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Turnout for mid-term elections down - The Torch
Turnout for mid-term elections down

Turnout for mid-term elections down


August Frank

Polls for the 2014 midterm general election closed at 8:00 p.m. Tuesday night, Nov. 4, and the ballot count began. As of 4:45 a.m. on Nov. 5, all 91 precincts had been accounted for.

The turnout for this year’s election was 66.47 percent, smaller than previous midterm election turnouts. The 2010 midterm election turnout was 71.89 percent, 2006 had a turnout of 70.82 percent, and 69.09 percent in 2002.

While Democrats took a hit in the U.S. Congress, It was a good election for Oregon Democrats, winning the races for governor, U.S. Senate, and 4th district representative. In the Oregon Senate, Democrats gained one seat to keep their majority, winning 17 to the Republicans’ 12 and one independent. In the Oregon house, Democrats increased their majority by one, winning 35 seats compared to 25 for the Republicans.

Democrat John Kitzhaber was victorious in the race for Governor capturing 50.4 percent of the vote, overshadowing Republican challenger Dennis Richardson’s 43.7 percent. This will be Kitzhaber’s fourth term as Oregon’s governor.

Incumbent U.S. Senator Jeff Merkley (D) defeated challenger Monica Wehby (R) 56.1 percent to 36.9 percent. This will be Jeff Merkley’s second term in the U.S. Senate.

For the third election in a row, incumbent Peter DeFazio (D) defeated Art Robinson (R) in the 4th district representative race, 58.3 percent to 37.9 percent. This will be DeFazio’s 15th term serving as the 4th district’s representative.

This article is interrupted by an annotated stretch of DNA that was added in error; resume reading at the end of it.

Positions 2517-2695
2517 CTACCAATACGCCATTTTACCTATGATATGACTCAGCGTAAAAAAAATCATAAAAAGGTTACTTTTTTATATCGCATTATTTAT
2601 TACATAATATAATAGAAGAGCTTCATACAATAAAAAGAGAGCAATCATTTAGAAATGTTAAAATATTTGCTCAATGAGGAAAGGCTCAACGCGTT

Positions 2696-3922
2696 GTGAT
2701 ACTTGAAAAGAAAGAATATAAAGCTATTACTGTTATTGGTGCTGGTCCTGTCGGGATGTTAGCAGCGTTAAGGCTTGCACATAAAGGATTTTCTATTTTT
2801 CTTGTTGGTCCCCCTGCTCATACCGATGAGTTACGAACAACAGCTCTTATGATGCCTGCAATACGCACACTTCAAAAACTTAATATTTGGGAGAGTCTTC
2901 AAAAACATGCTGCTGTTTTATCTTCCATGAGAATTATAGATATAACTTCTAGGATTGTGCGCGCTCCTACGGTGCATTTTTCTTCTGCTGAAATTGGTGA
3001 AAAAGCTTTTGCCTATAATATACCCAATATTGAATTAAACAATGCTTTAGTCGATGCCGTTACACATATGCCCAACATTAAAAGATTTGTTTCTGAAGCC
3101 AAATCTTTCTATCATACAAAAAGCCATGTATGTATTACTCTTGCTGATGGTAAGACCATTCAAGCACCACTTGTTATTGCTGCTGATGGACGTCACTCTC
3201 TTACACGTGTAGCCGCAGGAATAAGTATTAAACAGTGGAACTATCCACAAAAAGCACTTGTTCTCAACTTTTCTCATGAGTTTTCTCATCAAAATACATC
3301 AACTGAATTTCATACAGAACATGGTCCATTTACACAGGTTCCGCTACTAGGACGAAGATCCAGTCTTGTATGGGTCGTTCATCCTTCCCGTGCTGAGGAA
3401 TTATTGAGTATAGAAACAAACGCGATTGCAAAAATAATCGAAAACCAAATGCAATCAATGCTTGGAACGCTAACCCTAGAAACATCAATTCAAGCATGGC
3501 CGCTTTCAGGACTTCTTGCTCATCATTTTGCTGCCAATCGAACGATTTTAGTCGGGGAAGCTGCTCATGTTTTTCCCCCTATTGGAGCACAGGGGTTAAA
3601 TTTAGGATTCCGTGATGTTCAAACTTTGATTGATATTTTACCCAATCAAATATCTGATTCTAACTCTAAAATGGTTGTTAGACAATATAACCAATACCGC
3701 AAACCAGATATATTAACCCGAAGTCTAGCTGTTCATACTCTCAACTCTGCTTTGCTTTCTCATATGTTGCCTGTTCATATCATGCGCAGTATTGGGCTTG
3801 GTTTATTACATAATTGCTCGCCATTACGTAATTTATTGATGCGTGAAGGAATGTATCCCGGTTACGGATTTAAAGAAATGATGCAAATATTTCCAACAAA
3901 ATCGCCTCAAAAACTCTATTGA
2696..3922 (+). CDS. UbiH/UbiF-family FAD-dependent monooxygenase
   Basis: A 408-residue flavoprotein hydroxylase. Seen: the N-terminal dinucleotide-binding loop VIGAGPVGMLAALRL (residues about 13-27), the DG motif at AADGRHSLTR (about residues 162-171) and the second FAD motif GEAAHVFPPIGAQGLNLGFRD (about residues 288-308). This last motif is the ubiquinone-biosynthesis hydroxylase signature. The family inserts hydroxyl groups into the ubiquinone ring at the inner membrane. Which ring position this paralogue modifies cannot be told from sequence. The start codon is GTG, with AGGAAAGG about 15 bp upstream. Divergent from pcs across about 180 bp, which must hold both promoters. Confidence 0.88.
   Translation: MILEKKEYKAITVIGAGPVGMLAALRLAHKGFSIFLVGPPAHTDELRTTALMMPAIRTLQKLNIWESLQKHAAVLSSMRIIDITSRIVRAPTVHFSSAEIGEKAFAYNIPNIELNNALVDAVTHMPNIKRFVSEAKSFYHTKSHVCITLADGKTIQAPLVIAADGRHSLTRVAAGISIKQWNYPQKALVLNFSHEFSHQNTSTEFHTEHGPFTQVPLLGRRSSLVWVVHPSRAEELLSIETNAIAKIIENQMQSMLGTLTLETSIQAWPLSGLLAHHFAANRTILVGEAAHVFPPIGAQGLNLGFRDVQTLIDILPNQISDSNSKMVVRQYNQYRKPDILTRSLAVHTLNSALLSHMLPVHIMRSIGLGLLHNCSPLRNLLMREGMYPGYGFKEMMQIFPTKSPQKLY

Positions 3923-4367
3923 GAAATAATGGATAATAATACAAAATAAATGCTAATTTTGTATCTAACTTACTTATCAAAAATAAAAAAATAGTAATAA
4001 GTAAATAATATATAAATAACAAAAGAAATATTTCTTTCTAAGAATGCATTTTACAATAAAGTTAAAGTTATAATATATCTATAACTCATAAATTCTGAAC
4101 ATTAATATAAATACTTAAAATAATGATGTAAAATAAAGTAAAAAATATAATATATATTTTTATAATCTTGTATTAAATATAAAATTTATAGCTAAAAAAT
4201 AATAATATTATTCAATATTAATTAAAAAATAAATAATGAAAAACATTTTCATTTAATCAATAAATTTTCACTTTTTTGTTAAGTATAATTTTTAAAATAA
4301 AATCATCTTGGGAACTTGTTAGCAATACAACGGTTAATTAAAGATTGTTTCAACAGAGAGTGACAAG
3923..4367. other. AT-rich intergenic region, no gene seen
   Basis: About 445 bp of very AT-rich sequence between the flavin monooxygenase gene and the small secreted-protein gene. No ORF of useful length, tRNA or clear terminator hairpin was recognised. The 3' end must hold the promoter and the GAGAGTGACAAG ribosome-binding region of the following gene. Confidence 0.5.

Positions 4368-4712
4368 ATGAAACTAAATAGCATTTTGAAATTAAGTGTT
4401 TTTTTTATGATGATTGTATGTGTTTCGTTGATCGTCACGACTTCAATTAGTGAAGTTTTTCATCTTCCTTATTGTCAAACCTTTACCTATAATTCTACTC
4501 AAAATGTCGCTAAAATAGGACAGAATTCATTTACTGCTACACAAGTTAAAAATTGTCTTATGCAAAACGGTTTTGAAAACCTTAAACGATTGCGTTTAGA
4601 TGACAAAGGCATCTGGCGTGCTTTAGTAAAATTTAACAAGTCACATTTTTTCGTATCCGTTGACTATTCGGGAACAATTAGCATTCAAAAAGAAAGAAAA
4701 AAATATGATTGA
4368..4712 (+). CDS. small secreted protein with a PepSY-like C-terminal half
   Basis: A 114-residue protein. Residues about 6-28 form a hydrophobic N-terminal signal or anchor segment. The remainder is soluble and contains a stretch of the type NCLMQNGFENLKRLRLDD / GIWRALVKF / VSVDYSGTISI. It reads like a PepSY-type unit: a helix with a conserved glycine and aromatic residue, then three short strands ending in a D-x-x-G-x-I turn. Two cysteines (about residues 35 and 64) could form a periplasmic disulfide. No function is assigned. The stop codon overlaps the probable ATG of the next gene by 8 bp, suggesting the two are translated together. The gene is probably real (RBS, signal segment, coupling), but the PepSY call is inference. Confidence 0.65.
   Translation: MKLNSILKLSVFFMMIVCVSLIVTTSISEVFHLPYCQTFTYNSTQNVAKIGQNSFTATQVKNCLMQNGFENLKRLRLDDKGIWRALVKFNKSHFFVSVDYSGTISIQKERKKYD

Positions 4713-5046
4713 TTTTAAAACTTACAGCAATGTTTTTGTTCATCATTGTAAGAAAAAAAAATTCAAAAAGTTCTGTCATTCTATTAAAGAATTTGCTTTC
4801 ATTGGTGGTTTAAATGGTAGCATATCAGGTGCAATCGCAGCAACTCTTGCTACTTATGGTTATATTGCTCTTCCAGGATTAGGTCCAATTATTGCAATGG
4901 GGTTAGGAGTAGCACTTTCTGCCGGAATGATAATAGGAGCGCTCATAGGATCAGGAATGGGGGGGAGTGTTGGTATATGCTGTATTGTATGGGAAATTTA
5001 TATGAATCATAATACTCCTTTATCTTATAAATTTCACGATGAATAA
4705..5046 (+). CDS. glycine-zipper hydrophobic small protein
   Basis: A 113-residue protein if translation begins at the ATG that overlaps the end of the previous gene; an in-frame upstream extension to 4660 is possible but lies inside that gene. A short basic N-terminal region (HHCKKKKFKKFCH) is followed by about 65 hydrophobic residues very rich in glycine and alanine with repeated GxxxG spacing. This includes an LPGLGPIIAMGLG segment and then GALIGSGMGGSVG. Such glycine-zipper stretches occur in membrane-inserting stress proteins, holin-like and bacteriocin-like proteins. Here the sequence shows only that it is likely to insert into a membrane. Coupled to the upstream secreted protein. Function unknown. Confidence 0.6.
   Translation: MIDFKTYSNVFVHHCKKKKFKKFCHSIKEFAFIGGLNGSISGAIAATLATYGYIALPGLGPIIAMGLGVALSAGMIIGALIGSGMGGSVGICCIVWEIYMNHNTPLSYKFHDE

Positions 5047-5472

Local Measure 20-222, renewing a property tax levy for the Eugene 4J school district, passed overwhelmingly with a 76 percent yes vote. Local Measure 20-226, a bond for the Springfield School District also passed, collecting a 53 percent yes vote.

Measure 86, which would allow state borrowing to fund college student financial aid, appeared headed for defeat on a 58.6 percent no vote, with 85 percent of ballots counted as of 11:10 p.m. on Nov. 5.

Measure 87, allowing state judges to work for other branches of government, passed with a 56.8 percent yes vote. Measure 88, concerning driver ID cards for illegal immigrants, failed with 67.4 percent voting no.

The Oregon equal rights amendment, measure 89, passed overwhelmingly with a yes vote of 63.1.

Measure 90, which would change the voting system to a top-two primary, failed on a no vote of 68.1 percent, despite supporters outspending opponents almost 6 to 1.

One of the election’s most discussed issues, measure 91, passed with 56 percent voting yes, legalizing the recreational use of marijuana.

By far the most contentious issue on the ballot and the costliest measure campaign in Oregon’s history, Measure 92 requiring the labeling of GMO products appears headed for failure by a narrow margin. As of 8:01 a.m. on Thursday with 95 percent of votes counted, the count stands at 50.3 percent no to 49.7 percent yes. The margin of difference is 9770 votes out of 1,434,786 total votes.